Warp, Weft, and Way

A Group Blog of Chinese and Comparative Philosophy

Kant and Regional Differences of Interpretation

I think it might be worthwhile for us to reflect a bit on some of the regional differences in interpretation of the Chinese philosophers we all study. I was struck by two aspects of this recently. First, in the Conference and Book Symposium announcement that Kai Marchal wrote (though I posted it for him), Kai says: “Traditionally, Chinese scholars have argued that Neo-Confucian teachings are best understood within a Kantian deontological framework.” This interpretive trend is in part a result of Mou Zongsan’s influence, but some evidence that it is more complicated than that comes in two essays in the new anthology, Taking Confucian Ethics Seriously, edited by Kam-por Yu, Julia Tao, and Philip J. Ivanhoe. Two essays in this volume, by Qianfan Zhang and by Julia Tao, draw strong links between the idea of ren in early Confucianism and Kantian notions of the equal humanity or human dignity of all (among other things). At the very least, neither of these essays shows any direct evidence of the influence of Mou, and they can serve to suggest that the influence of the Kantian framework among Chinese scholars is widespread, indeed.

It seems to me, therefore, that Kai’s observation is correct, although “traditionally” might suggest more of a lengthy history of Kantian-influenced interpretations than is in fact the case (I suspect this is an artifact of the 20th century and no earlier, but would be interested in contrary evidence). There are at least two other interpretive groups: a second group, mostly made up of scholars in the U.S. writing in English, sees Confucianism as encompassing one or more forms of virtue ethics. A third group, comprising both Chinese and Western scholars and much less unified than either of the other two groups, tends to see Confucian ethics as sui generis and fitting poorly into any existing Western classifications.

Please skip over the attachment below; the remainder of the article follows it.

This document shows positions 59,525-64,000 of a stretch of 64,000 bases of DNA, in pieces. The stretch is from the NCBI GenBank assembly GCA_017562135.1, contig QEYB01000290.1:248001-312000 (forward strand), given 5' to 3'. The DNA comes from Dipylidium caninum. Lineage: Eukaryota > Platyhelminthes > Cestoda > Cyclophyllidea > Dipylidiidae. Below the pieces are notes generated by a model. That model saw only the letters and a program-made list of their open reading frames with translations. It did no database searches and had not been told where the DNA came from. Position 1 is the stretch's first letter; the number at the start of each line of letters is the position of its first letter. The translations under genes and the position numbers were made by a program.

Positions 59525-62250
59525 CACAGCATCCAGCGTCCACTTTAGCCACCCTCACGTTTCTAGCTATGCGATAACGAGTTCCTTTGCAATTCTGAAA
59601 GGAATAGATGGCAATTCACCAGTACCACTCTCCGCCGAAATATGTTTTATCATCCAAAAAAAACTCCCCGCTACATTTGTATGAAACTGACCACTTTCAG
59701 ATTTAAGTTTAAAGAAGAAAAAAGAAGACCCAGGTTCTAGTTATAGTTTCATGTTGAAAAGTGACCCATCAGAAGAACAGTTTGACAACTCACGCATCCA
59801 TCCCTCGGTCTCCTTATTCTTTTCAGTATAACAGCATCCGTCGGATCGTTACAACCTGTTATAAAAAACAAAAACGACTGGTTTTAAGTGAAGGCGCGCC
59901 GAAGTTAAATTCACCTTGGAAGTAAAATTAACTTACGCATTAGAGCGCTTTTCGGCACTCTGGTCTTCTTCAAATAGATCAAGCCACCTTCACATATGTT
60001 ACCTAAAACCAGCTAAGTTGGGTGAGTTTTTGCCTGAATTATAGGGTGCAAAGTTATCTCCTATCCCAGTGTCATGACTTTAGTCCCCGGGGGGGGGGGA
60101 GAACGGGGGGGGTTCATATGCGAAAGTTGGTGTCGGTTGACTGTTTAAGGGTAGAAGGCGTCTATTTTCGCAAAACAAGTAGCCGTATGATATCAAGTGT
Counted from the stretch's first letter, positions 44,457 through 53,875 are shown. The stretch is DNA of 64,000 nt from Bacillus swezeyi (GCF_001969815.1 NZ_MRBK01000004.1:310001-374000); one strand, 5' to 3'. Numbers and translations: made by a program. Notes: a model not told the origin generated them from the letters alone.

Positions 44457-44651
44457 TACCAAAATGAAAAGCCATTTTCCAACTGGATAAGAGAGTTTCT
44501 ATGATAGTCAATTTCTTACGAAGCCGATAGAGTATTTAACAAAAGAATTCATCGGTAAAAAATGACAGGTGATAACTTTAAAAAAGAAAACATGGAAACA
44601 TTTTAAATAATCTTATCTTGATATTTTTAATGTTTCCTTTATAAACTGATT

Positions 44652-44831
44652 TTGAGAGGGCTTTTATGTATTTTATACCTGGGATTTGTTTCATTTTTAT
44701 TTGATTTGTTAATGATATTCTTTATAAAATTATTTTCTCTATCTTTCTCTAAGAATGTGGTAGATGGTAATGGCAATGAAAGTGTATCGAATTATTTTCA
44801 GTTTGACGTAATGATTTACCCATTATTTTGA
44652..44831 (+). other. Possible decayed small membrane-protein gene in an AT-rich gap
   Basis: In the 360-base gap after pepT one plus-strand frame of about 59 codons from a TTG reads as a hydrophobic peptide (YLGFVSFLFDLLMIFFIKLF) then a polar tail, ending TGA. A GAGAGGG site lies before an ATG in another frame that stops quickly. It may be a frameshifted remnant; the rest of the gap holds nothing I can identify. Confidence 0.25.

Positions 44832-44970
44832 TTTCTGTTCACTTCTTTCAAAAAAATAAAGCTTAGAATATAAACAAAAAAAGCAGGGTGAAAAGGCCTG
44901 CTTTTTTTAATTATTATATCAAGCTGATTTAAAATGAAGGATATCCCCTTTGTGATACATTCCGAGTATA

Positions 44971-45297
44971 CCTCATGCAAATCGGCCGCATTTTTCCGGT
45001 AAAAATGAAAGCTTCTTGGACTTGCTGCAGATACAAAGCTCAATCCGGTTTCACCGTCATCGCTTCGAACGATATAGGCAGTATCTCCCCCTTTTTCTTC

All this leads me to two questions: (1) If this quick analysis is correct, then what really explains the appeal and persistence of a Kantian reading of Confucianism in Sinophone circles? I suppose one answer might be that it is a plausible interpretation of the material….

(2) What other regional differences might we observe? “Regional” might not in fact be the most perspicuous word, since it may be that the difference map onto languages (Sinophone, Anglophone, etc.) more exactly than they do onto geographical regions.

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January 29, 2011 - Posted by | Chinese philosophy, Confucianism, Modern Chinese Philosophy, Mou Zongsan, Philosophy in China

9 Comments »

  1. If I were a Chinese scholar, knew a great deal about Confucianism and Neo-Confucianism, but not so much about Western philosophy, and I were asked whether C-ism and NC-ism are closer to Aristotle, Kant, Bentham, or none of the above, I might pick Kant because:

    a) Kant associates virtue with a more or less metaphysical inner universal virtue (that we are rational beings).